The vast majority of Florida medical malpractice cases require early investment in an expert witness who can substantiate assertions that the defendant health care provider breached the acceptable standard of care for his or her field of practice.

gloves1Expert witnesses can be expensive and difficult to secure and the process can be time-consuming. However, it’s necessary because the entire case will be scrapped by the judge before it even reaches the trial phase, unless you can show evidence the defendant breached the standard of care, as confirmed by someone with expertise matching the defendant’s.

However, our Cape Coral medical malpractice attorneys know there is one important exception. That’s when a case of medical malpractice involves negligent acts that lie within the realm of common knowledge and experience.

One example of this might be a medication error, wherein a patient was given the wrong drug and suffered adverse consequences as a result. Another example might be if a person was slated to have their left kidney removed, and the surgeon instead took out the one on the right. These would be incidents where no special medical knowledge would be necessary to understand why the physician’s actions were negligent.

A recent example of common knowledge exception was heard by the South Carolina Supreme Court. In Brouwer v. Sisters of Charity Providence, the primary issue before the court was whether the medical malpractice claim should be dismissed for failure to file an expert witness affidavit along with her Notice of Intent to File Suit, pursuant to state evidence rules in medical malpractice cases.

However, the reason she didn’t attach the affidavit was because, she argued, an expert witness wasn’t required to establish her claim, as it was within the ambit of common knowledge and experience. The state supreme court ultimately agreed.

The patient in this case was at the hospital to undergo a surgical procedure for treatment of her sleep apnea. During the surgery, the woman suffered a severe allergic reaction, requiring her to receive treatment in the Intensive Care Unit. Her recovery time was substantially increased, and she suffered several ill effects as a result.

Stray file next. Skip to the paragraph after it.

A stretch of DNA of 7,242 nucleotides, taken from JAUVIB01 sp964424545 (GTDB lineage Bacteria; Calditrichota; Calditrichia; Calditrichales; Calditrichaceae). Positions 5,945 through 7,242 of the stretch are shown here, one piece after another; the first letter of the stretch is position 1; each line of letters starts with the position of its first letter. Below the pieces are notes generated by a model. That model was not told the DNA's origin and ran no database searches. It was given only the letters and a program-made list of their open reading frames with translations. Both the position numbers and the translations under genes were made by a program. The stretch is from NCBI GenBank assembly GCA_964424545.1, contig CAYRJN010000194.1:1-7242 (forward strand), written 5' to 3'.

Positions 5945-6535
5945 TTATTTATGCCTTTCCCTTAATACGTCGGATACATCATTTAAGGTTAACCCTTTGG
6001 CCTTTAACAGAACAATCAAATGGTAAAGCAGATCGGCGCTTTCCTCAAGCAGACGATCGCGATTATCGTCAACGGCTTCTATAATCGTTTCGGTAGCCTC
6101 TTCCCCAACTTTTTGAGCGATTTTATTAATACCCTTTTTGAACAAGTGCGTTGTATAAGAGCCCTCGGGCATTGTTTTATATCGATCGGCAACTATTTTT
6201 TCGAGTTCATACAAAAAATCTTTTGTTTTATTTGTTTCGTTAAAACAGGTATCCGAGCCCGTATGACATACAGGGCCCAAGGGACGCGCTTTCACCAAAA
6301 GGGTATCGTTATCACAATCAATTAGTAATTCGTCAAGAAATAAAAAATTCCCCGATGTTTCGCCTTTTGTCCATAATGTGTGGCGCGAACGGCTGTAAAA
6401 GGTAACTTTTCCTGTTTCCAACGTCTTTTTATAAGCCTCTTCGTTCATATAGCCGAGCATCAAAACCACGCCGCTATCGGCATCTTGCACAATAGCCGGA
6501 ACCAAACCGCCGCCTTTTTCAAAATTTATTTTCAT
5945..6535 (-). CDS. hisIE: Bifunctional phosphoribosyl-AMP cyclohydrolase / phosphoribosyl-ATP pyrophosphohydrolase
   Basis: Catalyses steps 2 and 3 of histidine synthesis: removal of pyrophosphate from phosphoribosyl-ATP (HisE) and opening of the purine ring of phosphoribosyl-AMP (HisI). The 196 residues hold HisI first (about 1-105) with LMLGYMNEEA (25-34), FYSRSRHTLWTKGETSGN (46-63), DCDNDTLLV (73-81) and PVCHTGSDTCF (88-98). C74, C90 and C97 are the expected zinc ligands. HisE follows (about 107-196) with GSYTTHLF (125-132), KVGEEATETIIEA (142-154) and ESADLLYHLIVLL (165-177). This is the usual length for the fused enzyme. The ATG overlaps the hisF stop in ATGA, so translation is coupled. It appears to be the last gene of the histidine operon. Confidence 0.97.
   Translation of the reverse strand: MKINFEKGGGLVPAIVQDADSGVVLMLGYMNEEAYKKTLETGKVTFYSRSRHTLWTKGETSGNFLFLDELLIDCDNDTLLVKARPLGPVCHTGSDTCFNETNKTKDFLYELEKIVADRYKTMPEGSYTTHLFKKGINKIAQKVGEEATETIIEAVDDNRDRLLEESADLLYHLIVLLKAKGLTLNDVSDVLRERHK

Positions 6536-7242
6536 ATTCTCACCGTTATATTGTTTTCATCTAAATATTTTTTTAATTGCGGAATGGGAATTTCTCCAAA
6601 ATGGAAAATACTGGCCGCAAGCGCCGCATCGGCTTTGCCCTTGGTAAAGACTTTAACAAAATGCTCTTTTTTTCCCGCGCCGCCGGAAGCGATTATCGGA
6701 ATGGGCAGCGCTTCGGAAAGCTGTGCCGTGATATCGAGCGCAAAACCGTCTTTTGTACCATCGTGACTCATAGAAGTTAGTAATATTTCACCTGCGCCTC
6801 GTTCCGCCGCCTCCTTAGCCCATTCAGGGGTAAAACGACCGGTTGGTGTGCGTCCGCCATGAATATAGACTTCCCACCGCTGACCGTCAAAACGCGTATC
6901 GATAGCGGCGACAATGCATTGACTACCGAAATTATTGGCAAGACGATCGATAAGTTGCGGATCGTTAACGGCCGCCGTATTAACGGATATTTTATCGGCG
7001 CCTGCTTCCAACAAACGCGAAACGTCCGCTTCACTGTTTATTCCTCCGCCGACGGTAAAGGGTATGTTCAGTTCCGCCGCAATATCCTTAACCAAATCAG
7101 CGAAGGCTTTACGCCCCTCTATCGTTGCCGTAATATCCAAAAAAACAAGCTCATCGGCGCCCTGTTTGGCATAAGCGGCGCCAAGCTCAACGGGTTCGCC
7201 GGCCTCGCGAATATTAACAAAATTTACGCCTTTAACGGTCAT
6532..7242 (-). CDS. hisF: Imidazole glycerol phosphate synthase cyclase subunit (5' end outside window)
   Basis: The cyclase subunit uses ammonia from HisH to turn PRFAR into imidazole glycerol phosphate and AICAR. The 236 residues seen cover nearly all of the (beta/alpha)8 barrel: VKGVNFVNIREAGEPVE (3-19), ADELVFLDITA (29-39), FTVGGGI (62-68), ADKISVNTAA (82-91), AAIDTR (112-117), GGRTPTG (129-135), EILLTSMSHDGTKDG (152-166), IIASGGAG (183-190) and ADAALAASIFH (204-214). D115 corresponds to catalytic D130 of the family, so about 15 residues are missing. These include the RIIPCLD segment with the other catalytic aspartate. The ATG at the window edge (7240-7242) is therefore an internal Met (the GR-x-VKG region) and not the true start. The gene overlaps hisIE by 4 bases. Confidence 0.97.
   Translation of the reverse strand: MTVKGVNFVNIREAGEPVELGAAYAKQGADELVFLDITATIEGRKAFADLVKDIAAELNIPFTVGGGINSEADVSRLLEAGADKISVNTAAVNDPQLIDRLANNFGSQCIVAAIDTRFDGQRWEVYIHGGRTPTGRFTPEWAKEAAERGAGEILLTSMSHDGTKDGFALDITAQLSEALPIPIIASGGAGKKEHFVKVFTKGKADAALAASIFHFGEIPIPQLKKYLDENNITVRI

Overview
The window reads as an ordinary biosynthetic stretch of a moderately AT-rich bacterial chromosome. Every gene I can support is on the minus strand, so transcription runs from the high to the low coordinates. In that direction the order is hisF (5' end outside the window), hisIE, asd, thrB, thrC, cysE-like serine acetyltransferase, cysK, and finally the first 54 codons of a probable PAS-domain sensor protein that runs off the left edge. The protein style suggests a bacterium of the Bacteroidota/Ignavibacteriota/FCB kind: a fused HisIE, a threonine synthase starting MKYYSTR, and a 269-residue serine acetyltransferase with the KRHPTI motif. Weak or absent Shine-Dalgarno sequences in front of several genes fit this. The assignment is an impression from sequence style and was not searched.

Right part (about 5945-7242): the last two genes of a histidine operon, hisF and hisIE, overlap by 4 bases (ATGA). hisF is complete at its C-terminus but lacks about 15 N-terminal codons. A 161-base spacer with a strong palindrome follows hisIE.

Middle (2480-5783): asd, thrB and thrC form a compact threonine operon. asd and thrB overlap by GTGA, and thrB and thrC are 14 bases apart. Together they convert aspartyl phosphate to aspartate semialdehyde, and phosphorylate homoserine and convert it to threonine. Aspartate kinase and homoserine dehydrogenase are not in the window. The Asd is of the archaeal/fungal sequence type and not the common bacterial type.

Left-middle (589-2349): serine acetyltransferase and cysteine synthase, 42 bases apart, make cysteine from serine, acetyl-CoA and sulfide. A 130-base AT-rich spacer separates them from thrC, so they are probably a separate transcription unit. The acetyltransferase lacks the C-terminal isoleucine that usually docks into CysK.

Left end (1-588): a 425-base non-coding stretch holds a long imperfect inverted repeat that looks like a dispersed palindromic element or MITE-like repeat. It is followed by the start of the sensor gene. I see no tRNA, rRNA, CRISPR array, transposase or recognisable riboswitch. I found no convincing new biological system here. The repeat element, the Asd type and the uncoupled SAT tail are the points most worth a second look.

The allergic reaction, the plaintiff asserted, was due to her exposure to latex by medical personnel performing the procedure. This was despite several disclosures made by the patient regarding the allergy. She noted it in her pre-anesthesia evaluation, as well as in her consent to anesthetic and medical services form. She had also informed her doctor and, prior to the procedure, was given a wrist band that warned of her latex allergy.

Medical staffers wore latex gloves anyway.

When defendants moved for summary judgment because of a lack of an expert witness, plaintiff responded that it was her good faith belief that her allergic reaction to latex was within the realm of common knowledge and experience, and didn’t require an expert witness.

The state supreme court found no special learning was necessary to evaluate the conduct of the defendant. Exposure of a patient to latex when that patient has a known allergy to that substance, thus resulting in an allergic reaction, is a scenario that meets the common knowledge standard.

Determination of whether your case will require a pre-litigation expert witness will require careful analysis by your attorney.

If you have been a victim of medical malpractice in Cape Coral, call Chalik & Chalik at (954) 476-1000 or 1 (800) 873-9040.

Additional Resources:

Brouwer v. Sisters of Charity Providence, Aug. 6, 2014, South Carolina Supreme Court

More Blog Entries:

C-Section Debate Rages in South Florida, Aug. 5, 2014, Cape Coral Medical Malpractice Lawyer Blog